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1. To leave, depart, or move to be less close to someone or something by walking. He started walking away before I was finished talking. She slammed the car door and walked away in a huff.
2. To make a point of no longer engaging, dealing, or interacting with someone or something. Just walk away, Bill. He's only trying to rile you up into a fight. I had to walk away from the project for a few hours to help clear my head.
3. To abandon someone or something; to leave some person or thing without meeting or incurring any obligations. Luckily, we were able to walk away before the deal had been signed. You can't just walk away from your family like that, Steven—you have responsibilities!
4. To escape from some predicament or danger without incurring any injury, penalty, or punishment. Due to an error in the filing of evidence by police, the suspect ended up walking away scot-free. How on earth did he walk away from a train crash of that scale with just a few scrapes and bruises?
Farlex Dictionary of Idioms. © 2015 Farlex, Inc, all rights reserved.
1. To leave by or as if by walking: When she saw me, she quickly walked away.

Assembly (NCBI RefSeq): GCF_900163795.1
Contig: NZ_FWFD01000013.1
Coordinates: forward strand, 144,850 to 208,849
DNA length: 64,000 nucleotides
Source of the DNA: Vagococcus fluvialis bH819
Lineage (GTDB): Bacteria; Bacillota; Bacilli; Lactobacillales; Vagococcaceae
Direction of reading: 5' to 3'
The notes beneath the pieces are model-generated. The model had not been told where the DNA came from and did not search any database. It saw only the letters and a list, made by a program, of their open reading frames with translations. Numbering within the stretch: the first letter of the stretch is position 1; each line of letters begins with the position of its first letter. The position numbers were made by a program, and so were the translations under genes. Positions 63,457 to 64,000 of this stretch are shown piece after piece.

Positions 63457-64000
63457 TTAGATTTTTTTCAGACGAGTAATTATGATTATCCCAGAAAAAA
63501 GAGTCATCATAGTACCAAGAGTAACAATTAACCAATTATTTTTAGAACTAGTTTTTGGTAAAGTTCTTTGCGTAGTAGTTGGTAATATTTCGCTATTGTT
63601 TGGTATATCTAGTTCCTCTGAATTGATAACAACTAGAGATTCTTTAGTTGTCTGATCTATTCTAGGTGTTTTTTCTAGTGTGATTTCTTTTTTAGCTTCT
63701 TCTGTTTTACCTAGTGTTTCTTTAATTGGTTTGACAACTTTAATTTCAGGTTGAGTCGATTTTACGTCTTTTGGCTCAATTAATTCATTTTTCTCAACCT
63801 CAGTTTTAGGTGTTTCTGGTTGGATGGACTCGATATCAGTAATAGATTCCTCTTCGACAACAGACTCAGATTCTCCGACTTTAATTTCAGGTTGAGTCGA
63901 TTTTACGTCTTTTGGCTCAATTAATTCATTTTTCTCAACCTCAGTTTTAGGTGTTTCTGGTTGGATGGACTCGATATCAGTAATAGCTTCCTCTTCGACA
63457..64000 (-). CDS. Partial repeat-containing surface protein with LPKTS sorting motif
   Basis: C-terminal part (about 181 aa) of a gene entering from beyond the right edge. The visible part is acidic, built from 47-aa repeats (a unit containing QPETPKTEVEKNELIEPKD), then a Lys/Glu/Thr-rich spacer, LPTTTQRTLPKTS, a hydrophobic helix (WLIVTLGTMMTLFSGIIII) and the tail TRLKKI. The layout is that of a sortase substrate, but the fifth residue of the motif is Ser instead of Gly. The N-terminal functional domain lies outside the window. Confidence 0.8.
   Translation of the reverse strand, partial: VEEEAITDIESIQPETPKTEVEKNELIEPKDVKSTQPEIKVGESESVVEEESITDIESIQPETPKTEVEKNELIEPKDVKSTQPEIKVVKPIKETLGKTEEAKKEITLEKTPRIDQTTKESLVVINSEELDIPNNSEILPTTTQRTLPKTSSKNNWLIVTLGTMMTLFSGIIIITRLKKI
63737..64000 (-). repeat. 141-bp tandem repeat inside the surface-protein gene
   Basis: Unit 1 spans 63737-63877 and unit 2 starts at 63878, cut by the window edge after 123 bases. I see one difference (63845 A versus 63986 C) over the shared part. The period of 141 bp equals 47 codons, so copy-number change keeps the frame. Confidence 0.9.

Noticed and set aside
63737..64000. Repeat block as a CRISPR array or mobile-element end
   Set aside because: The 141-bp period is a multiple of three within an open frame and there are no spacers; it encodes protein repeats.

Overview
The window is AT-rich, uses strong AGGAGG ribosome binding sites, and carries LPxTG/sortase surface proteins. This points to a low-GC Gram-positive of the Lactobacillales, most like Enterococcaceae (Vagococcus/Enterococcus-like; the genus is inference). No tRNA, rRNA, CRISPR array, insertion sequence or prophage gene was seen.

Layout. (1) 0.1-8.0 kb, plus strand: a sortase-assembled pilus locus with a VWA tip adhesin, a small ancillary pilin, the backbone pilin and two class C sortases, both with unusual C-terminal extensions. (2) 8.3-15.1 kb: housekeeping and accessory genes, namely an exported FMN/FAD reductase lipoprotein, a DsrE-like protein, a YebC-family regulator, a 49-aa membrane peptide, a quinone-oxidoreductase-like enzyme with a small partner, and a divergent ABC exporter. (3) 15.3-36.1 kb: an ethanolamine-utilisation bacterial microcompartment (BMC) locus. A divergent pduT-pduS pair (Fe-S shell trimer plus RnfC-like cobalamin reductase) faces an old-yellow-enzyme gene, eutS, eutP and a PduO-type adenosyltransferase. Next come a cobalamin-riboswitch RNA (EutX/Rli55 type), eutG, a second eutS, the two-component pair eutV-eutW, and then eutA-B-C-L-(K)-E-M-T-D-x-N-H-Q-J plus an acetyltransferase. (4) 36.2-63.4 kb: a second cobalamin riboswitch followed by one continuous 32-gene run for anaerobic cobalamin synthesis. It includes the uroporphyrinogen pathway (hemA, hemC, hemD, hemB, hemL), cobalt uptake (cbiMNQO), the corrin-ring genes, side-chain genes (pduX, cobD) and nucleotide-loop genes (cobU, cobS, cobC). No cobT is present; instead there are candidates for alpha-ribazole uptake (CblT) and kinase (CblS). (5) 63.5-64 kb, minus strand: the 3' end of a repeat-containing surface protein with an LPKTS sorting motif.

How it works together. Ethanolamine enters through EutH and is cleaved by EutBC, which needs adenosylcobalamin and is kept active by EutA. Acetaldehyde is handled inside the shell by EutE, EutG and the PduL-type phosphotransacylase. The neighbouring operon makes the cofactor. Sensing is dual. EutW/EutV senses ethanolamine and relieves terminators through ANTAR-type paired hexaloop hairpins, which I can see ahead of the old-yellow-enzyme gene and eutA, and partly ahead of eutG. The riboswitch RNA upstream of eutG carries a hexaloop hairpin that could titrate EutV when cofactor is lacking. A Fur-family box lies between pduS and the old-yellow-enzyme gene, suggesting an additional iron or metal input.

2. To emerge from a dangerous situation without serious injury or penalty: You were lucky to walk away from such a bad car accident. The students could have been expelled for such an offense, but somehow they walked away with only a warning.
3. To leave freely and without obligation: The two sides walked away from the deal when they failed to reach a compromise. With no evidence to hold them on, the officers let the suspects walk away.
4. walk away with To win some prize or award easily or unexpectedly: The film walked away with ten awards.
5. walk away with To steal something: The robbers walked away with $1 million in jewels.
The American Heritage® Dictionary of Phrasal Verbs. Copyright © 2005 by Houghton Mifflin Harcourt Publishing Company. Published by Houghton Mifflin Harcourt Publishing Company. All rights reserved.